Grade "A" Salaries

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Updated on Feb 08, 2012

Grade Level: 9th - 12th; Type: Social Science


Determine to what extent high school grades affect future income levels. The goals of this project are:

  1. To devise a test of the correlation between grades and income levels.
  2. To encourage further improvements in educational methods.

Research Questions:

  • Do high school grades affect future income levels?
  • How can instructional methods be improved, based on the results of this study?

Much is made of your high school grade point average. College admissions boards, as well as certain employers, make crucial decisions based on this data. This project is designed to help determine to what extent grades actually predict future success. For the purpose of this study, success will be measured in terms of annual income.


  • Computer with Internet access
  • Color printer
  • Digital camera
  • Typical office/hobby/hardware/craft supplies (paper, poster board, glue, etc.)
  • At least 35 adult volunteers, between 25 and 40 years of age.

All necessary materials can be found in or around your home, at local stores, or on ebay.

Experimental Procedure:

  1. Read overview of relevant topics (see bibliography below and terms listed above)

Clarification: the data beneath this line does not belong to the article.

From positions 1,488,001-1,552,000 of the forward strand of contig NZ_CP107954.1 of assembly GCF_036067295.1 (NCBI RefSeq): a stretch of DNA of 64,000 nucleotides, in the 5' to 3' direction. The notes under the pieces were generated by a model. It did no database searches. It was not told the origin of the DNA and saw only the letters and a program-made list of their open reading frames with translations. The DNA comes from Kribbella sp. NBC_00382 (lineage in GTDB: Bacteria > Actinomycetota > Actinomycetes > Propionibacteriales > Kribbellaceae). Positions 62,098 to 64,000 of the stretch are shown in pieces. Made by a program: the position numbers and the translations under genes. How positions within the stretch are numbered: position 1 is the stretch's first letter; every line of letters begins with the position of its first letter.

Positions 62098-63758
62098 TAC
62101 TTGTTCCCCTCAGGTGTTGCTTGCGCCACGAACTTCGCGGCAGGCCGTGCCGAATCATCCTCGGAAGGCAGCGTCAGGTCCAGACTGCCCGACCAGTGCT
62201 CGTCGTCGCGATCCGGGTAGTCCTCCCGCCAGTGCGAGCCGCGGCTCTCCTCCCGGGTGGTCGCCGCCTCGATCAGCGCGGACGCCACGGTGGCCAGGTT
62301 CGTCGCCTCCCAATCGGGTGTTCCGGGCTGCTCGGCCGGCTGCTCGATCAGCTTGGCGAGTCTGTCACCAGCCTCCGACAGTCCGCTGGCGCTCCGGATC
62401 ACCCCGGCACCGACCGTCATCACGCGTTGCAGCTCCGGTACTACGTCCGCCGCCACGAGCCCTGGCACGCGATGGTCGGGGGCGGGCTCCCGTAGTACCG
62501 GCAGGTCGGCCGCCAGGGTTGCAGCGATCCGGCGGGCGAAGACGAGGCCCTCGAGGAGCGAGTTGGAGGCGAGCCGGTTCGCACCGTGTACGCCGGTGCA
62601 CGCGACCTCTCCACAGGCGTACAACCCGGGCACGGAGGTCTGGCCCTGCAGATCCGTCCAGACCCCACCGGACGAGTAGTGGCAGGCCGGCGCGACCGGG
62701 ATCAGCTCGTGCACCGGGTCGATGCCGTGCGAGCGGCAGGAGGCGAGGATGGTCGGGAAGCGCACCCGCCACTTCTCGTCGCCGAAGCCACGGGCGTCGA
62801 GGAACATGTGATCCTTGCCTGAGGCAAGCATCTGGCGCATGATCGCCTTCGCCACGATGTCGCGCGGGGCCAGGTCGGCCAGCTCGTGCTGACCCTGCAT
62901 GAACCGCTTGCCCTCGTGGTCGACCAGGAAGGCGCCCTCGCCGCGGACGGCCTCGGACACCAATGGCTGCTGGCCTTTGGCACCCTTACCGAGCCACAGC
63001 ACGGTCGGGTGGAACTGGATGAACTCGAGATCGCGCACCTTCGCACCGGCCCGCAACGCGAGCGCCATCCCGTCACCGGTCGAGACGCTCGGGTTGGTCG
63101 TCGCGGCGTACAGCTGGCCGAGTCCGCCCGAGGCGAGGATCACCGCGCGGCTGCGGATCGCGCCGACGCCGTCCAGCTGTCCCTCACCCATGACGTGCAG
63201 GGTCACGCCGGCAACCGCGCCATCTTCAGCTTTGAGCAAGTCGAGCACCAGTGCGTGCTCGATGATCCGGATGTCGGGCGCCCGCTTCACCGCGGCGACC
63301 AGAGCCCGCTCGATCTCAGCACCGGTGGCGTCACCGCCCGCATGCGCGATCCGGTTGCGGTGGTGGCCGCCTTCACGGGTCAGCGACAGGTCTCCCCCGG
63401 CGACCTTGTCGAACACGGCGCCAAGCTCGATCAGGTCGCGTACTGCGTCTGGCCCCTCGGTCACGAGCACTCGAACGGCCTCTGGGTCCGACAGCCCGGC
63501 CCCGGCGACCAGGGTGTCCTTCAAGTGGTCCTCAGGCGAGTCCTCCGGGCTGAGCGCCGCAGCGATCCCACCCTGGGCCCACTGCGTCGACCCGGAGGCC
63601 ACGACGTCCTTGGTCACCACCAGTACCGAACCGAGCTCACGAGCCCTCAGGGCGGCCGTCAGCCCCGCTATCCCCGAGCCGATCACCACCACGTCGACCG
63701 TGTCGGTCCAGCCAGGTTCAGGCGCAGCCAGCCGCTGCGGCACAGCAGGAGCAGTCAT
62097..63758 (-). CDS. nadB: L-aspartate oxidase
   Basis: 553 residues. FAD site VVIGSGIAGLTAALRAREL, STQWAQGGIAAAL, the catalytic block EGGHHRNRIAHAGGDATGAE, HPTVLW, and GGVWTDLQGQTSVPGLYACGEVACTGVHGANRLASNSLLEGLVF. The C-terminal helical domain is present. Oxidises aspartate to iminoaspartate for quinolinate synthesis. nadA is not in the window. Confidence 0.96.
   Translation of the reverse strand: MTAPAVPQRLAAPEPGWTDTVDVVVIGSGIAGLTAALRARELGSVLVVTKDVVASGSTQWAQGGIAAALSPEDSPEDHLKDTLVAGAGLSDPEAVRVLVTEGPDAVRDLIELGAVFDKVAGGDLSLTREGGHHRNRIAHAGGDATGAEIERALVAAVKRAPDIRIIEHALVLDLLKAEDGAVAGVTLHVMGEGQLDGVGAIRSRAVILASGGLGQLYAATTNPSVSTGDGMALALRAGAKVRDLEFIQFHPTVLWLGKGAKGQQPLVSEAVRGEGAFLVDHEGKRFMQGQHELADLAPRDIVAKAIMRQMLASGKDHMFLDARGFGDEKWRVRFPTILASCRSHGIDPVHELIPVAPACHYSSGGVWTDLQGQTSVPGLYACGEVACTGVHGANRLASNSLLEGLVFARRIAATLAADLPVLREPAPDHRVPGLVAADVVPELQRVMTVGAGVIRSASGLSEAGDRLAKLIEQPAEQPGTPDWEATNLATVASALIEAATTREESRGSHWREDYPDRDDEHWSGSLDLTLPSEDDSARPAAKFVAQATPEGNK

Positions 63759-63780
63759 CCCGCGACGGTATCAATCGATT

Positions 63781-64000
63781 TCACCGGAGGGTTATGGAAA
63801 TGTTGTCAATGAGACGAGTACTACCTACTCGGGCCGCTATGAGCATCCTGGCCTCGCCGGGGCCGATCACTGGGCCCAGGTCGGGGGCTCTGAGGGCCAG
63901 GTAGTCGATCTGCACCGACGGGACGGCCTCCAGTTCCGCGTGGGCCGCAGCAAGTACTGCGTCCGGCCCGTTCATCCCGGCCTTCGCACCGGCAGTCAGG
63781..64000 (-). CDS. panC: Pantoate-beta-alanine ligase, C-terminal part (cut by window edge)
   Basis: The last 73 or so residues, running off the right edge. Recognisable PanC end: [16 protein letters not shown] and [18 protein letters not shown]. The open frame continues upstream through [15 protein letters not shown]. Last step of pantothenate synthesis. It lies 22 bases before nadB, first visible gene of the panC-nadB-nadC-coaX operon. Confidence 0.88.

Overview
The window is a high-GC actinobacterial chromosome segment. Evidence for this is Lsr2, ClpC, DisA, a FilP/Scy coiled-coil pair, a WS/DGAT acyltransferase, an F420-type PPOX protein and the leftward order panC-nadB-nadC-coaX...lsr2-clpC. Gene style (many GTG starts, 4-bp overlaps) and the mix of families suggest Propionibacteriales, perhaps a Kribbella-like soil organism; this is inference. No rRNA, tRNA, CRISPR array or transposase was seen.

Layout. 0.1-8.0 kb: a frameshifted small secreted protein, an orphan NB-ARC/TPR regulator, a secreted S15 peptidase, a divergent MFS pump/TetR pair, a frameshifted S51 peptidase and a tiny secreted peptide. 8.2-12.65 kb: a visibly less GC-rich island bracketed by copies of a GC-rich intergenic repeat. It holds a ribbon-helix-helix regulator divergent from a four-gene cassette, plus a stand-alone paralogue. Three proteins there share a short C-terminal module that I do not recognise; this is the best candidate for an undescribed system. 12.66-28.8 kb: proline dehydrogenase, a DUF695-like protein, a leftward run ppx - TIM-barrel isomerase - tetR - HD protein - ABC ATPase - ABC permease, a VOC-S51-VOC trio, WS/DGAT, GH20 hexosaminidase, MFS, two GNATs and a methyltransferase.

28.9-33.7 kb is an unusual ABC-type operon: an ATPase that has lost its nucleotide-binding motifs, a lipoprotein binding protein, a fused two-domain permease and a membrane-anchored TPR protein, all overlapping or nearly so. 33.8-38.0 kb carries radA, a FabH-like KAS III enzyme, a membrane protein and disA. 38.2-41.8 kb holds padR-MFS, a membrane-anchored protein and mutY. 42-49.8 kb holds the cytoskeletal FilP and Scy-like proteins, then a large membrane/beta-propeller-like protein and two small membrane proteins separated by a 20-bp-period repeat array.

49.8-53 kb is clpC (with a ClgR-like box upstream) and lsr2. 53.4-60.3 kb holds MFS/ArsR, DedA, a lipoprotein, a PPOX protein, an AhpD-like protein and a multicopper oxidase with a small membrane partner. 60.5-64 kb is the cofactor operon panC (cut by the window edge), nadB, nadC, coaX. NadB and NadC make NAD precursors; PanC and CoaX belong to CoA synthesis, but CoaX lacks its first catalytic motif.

2. Address all of the above terms and research questions.
  3. Search and print out interesting images relevant to your topic.
  4. Take photographs throughout the course of the experiment.
  5. Explain to the volunteers that any personal information contributed to this study will remain anonymous.
  6. Have the volunteers provide copies of their high school transcripts, and to show (or honestly state) their average annual income. Be sure to keep both documents attached for each individual, as their names may be withheld.
  7. Divide the transcript data into 5 categories based on Grade Point Average – Group I, GPA 0 - 1; Group 2, GPA 1.1 - 2.0; Group III, GPA 2.1 – 3.0 and Group IV, GPA 3.1 – 3.5; and Group V GPA, 3.6 or higher.
  8. Analyze your data to see how income levels differ between these groups.
  9. Interpret your findings in a detailed report.
  10. Include interesting photos, diagrams and models in your science fair display.

Terms/Concepts: Anecdotal evidence; Annual income; High School transcripts; SAT scores


Judee Shipman is a Bay Area Educational Consultant and professional writer of quality educational materials. Her recent writing credits include (a popular and entertaining website about states), and a book called The Portable Chess Coach (Cardoza, 2006), currently available in stores.

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